To improve service predictability on these routes, the state’s Transportation Agency MassDOT partnered with a third party, crowd-sourced GPS-navigation app to install more than 850 Bluetooth beacons in the city’s highway and transitway tunnels. Powered by the built-in Bluetooth capabilities in Samsara’s Vehicle Gateways, the MBTA is now able to continue tracking bus locations underground, which enables more accurate predictions for passengers and dispatchers.
In addition to breadcrumb GPS data, the MBTA’s legacy system was cumbersome for dispatchers, often leading to confusion at terminal stations and delays in service.
At the MBTA, dispatch is controlled centrally through the Operations Control Center. But to supplement dispatch, they also use on-the-ground bus inspectors to route buses at terminal stations during times of heavy traffic or delays. For example, when traffic is particularly bad, the bus inspectors instruct buses to express halfway up the route to ensure people are picked up at their stop on time. This way, the MBTA can ensure that enough buses are coming back on the return route so that those passengers don’t face major delays.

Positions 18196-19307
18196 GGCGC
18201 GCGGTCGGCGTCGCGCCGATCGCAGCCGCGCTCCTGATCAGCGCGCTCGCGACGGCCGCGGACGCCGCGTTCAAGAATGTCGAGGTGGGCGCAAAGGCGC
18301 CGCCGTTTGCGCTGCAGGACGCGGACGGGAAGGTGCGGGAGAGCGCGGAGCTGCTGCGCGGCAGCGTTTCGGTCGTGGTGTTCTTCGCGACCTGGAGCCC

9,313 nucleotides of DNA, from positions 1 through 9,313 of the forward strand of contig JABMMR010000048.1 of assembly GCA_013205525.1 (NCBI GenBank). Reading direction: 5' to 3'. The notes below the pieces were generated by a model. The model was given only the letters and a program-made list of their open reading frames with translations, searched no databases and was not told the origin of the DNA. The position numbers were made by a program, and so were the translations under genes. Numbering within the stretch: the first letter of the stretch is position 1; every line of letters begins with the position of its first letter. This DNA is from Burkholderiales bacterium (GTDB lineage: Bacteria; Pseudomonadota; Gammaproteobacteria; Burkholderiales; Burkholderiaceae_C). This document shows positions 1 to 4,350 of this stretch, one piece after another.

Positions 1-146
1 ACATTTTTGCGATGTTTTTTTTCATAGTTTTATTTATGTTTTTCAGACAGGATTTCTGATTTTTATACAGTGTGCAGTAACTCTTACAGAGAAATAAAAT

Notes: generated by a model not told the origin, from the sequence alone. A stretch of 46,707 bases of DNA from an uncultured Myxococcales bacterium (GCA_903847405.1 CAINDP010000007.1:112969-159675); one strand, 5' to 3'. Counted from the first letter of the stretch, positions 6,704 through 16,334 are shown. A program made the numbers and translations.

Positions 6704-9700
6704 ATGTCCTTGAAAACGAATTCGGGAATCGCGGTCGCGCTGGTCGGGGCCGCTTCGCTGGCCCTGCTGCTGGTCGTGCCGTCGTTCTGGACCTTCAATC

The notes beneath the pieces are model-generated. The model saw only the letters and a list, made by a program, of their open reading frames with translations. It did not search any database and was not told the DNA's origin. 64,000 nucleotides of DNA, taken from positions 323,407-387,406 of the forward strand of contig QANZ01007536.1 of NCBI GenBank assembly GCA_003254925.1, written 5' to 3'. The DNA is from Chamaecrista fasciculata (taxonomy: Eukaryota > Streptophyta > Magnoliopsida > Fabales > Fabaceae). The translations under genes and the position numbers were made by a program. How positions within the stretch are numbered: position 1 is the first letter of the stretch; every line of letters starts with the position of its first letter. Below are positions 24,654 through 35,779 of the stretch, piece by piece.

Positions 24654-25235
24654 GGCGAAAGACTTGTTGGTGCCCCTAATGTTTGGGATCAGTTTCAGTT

Until recently, the bus inspectors had limited visibility into the real-time locations of the buses and had to rely on the Operations Control Center’s sporadic radio access to make dispatching decisions. Now—using new mobile tablets powered by real-time information from Samsara’s open API—bus inspectors can quickly access more accurate location data for their buses in the field. With increased access to this data, bus inspectors are able to see traffic problem areas before they cause significant disruptions in service.
The MBTA’s customer support center works directly with the city’s residents to resolve any service complaints. Often, customers call the support center to notify them that a bus didn’t arrive at their stop or was late.